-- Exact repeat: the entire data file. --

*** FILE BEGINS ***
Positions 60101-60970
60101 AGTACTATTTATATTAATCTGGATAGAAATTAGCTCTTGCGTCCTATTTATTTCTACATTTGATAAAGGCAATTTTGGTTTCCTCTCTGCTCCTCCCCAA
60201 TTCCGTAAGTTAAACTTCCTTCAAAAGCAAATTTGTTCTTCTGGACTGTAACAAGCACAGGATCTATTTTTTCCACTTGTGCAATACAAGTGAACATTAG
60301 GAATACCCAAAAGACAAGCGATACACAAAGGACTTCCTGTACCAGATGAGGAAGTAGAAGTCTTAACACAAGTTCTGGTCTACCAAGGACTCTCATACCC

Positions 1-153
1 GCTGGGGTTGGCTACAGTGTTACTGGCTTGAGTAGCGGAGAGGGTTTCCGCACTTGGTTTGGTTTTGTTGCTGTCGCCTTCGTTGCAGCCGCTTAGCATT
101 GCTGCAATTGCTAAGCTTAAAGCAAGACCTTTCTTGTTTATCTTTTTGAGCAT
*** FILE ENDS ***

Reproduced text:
Positions 60101-60970
60101 AGTACTATTTATATTAATCTGGATAGAAATTAGCTCTTGCGTCCTATTTATTTCTACATTTGATAAAGGCAATTTTGGTTTCCTCTCTGCTCCTCCCCAA
60201 TTCCGTAAGTTAAACTTCCTTCAAAAGCAAATTTGTTCTTCTGGACTGTAACAAGCACAGGATCTATTTTTTCCACTTGTGCAATACAAGTGAACATTAG
60301 GAATACCCAAAAGACAAGCGATACACAAAGGACTTCCTGTACCAGATGAGGAAGTAGAAGTCTTAACACAAGTTCTGGTCTACCAAGGACTCTCATACCC

Positions 1-153
1 GCTGGGGTTGGCTACAGTGTTACTGGCTTGAGTAGCGGAGAGGGTTTCCGCACTTGGTTTGGTTTTGTTGCTGTCGCCTTCGTTGCAGCCGCTTAGCATT
101 GCTGCAATTGCTAAGCTTAAAGCAAGACCTTTCTTGTTTATCTTTTTGAGCAT